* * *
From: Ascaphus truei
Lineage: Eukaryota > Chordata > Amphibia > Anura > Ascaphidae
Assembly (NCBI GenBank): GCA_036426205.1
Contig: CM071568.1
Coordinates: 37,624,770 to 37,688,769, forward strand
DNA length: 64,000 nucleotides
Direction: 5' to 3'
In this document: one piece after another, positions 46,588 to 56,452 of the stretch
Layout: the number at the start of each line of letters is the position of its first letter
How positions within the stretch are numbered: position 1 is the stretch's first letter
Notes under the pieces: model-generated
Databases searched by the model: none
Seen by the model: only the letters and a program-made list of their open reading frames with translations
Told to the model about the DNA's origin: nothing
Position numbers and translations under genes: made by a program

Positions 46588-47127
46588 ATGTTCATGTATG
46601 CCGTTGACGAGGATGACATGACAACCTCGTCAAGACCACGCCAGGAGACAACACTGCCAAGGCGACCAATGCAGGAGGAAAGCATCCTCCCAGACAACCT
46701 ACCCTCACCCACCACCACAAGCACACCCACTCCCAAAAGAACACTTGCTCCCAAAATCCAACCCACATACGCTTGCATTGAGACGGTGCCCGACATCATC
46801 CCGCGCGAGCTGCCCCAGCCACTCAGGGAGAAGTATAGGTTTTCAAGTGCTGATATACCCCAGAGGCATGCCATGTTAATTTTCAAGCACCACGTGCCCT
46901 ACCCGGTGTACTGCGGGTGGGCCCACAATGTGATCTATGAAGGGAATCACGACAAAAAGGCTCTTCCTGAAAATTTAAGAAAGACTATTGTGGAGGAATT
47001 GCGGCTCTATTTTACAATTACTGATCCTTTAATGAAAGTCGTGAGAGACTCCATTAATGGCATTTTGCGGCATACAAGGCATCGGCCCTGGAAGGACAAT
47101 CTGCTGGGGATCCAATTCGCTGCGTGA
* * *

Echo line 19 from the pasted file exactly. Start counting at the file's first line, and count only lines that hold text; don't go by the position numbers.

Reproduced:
46701 ACCCTCACCCACCACCACAAGCACACCCACTCCCAAAAGAACACTTGCTCCCAAAATCCAACCCACATACGCTTGCATTGAGACGGTGCCCGACATCATC